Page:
People often believe, either about themselves or about others, if one is proficient at one thing (e.g., learning in school), that would make them proficient at other things if they had applied themselves (e.g., head of marketing at a company). That is clearly not correct.

I definitely agree with your point on specialization, practice and learning. I just think it applies more universally than a linear walk down the IQ curve to people working at McDonalds. Speaking of which, try to buy a franchise from the latter. Acceptance rate is approximately the same as Harvard.

Thomas DeMeo writes:

It seems odd to assume that Latin is a particularly magical topic that has a greater impact than others.

Let's say we took a set of identical twins. One went to school for 16 years. One did chores and worked at the family farm. Would the one that went to school perform better at writing software, or designing a widget? Would the other twin be able to deal with working in an office environment?

To take the last comment first, software design and widget design and the office are all "school tasks." The problem may be in aggregating all of "school" under one rubric. We were required to take shop classes in junior high (Cleveland Public, 1950s-60s). Those of us who were told that we were college-bound were not encouraged to do well and were allowed to blow it off because it did not count against you for the academic honor society rankings. Thirty years later, I was working with robots. Who knew? So, whether learning transfers or not, a broad range of it seems helpful, at least.

As for Latin, learning one language does make learning others easier. I grew up with Hungarian, took German, (later Italian and Japanese) and then 40 years later as a campus safety officer, taught myself enough Farsi to greet and clear a room of Persian Poets. I also maintain that I learned first Fortran and then Java because they are languages. But does learning Latin help you learn accounting ... or the steps required to "drop and hook" a semi-truck and trailer?

liberty writes:

The problem is the way that we define and think about learning and education.

Every human can learn - this is part of what it means to be human. Even the highly "learning disabled" it turns out can learn, although they may be better at different things and require different kinds of education. Videos abound on the web about the miracles that have occurred when parents stuck it out. (e.g., this girl)

We need to realize that everyone is different, and a one-size-fits-all education system or way of thinking about education won't work. Of course outcomes are bad. Of course you'll find that learning one thing won't help you learn another if you teach kids the first thing in a boring, repetitive, memorize-this, kind of way.

Here is a Ted talk on education and creativity.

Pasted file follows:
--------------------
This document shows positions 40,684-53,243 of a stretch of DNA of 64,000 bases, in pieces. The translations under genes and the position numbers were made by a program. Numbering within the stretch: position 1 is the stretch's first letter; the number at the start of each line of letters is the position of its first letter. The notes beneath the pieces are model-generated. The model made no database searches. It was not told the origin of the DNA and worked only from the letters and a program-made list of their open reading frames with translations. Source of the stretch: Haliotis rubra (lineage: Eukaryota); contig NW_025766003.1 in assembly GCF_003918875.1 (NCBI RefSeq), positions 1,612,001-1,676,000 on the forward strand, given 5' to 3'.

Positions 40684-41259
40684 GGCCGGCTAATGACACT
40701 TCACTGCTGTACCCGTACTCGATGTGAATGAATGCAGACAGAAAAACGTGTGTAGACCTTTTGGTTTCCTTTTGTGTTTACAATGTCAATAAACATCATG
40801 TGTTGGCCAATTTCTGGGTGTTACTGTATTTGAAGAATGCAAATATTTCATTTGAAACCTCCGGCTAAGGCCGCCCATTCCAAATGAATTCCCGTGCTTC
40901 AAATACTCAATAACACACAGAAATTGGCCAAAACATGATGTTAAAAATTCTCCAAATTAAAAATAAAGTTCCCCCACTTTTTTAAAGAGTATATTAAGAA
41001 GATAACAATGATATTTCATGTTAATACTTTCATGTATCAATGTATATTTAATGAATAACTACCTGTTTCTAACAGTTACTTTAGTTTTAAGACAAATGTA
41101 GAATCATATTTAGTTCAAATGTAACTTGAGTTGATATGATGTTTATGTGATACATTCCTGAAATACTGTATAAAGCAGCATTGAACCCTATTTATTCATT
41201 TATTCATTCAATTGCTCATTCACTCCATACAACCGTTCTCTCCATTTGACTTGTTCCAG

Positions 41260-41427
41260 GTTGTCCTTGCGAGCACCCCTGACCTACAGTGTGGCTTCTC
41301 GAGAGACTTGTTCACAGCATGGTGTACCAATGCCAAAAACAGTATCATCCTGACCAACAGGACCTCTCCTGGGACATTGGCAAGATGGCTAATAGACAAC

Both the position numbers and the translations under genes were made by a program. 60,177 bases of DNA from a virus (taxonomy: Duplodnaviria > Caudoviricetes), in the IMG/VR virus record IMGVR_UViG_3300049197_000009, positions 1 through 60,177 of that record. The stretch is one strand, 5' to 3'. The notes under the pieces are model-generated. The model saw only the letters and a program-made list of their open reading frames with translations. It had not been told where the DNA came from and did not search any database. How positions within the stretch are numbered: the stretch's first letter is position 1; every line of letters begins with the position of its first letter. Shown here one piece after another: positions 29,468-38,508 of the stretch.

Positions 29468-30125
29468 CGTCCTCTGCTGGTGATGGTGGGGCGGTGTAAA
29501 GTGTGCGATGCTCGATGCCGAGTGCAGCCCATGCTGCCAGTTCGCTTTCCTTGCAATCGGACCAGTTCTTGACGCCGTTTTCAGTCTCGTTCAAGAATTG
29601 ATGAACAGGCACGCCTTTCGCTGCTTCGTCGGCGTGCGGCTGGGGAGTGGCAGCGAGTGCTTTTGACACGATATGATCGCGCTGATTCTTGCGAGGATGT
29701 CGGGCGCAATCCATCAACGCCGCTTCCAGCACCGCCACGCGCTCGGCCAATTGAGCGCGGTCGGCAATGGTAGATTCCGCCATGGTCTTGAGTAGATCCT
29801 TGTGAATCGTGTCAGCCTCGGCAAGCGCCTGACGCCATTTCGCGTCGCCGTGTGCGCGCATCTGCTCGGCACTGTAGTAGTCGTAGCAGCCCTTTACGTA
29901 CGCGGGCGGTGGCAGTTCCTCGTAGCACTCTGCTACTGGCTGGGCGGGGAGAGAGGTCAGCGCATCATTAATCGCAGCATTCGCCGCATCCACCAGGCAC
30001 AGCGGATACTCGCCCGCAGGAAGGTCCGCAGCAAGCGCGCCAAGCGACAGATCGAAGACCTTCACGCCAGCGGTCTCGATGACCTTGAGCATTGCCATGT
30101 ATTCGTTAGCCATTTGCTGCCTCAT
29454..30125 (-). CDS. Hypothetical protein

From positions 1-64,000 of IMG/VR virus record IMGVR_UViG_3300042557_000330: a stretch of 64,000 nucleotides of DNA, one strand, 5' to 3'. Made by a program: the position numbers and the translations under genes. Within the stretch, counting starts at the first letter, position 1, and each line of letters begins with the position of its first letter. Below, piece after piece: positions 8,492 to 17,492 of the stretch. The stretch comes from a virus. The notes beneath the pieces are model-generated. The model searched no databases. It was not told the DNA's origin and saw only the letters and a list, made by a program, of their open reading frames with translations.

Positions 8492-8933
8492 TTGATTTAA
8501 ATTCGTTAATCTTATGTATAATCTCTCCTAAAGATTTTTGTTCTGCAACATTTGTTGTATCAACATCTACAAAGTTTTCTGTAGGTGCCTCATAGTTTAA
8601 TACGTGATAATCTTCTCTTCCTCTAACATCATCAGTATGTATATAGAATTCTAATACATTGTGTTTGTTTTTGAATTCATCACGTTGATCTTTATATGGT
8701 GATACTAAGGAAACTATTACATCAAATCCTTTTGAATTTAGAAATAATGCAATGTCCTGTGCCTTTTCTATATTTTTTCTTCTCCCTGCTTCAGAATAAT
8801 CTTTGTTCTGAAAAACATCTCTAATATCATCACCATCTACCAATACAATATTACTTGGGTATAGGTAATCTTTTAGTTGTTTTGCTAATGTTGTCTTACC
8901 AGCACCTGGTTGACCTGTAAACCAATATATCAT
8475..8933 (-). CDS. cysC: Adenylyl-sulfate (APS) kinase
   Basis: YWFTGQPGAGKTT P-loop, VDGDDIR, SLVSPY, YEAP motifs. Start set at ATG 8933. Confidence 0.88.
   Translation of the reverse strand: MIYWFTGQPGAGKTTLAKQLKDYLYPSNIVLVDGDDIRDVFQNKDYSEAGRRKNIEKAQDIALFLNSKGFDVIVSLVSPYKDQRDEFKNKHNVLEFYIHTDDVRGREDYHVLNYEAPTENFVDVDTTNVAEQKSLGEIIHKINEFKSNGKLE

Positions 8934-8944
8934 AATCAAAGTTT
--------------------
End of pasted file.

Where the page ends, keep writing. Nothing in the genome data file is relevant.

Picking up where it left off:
JKB writes:

This "low transfer of learning" is a term that confuses the real problem. Perhaps the inability to properly name the problem is a part of the problem. The problem is a lack of assimilation of the learning. The inability to use knowledge learned in one context in an unrelated context of your life. Our education system, perhaps inadvertently, works against assimilation with the discrete topic periods which condition students to put away one type of learning and focus on the another type.

Add to that the spoon-feeding that is endemic especially in the first decade or so of "education.' This teacher prompted "learning" creates good little test takers but at the price of thinking.

To assimilate, one must think about (consider purposely, judge, associate and organize) and struggle with the knowledge. In essence, you keep what you kill. Most of the rest goes in one end and out the other.

Floccina writes:

If school is mostly signalling, why can’t we signal while learning useful stuff? I understand that what is learned must be easily testable to serve as signaling and this eliminates some areas of useful knowledge but it seems it could be much better than it is.

To me it seems that the big waste is that signaling has squeezed out education.

Philo writes:

@ Floccina:
“[W]hy can’t we signal while learning useful stuff?” Because of specialization—the Division of Labor--there isn’t much stuff that would be useful to all, or even most, of us. These qualify: mastery of English, especially reading, and of arithmetic. But what else can you specify?

Is it learning that doesn't transfer or is it teaching that doesn't transfer? I'm sure learning transfers when students learn on their own.

Ken B writes:

As Devon notes, some transfer DOES occur. Learning calculus does help in learning abstract algebra later. Some of the mental skills overlap. Chess players pick up Shogi pretty quickly. Bridge players learn backgammon quickly it seems from my experience.

You need to be very careful in your definitions.

BG writes:

The paper that Caplan quotes doesn't seem to have the same trajectory as his article. It concludes:

"In summary, a superficial look at how research on transfer casts its vote is discouraging. The preponderance of studies suggest that transfer comes hard. However, a closer examination of the conditions under which transfer does and does not occur and the mechanisms at work presents a more positive picture. Education can achieve abundant transfer if it is designed to do so."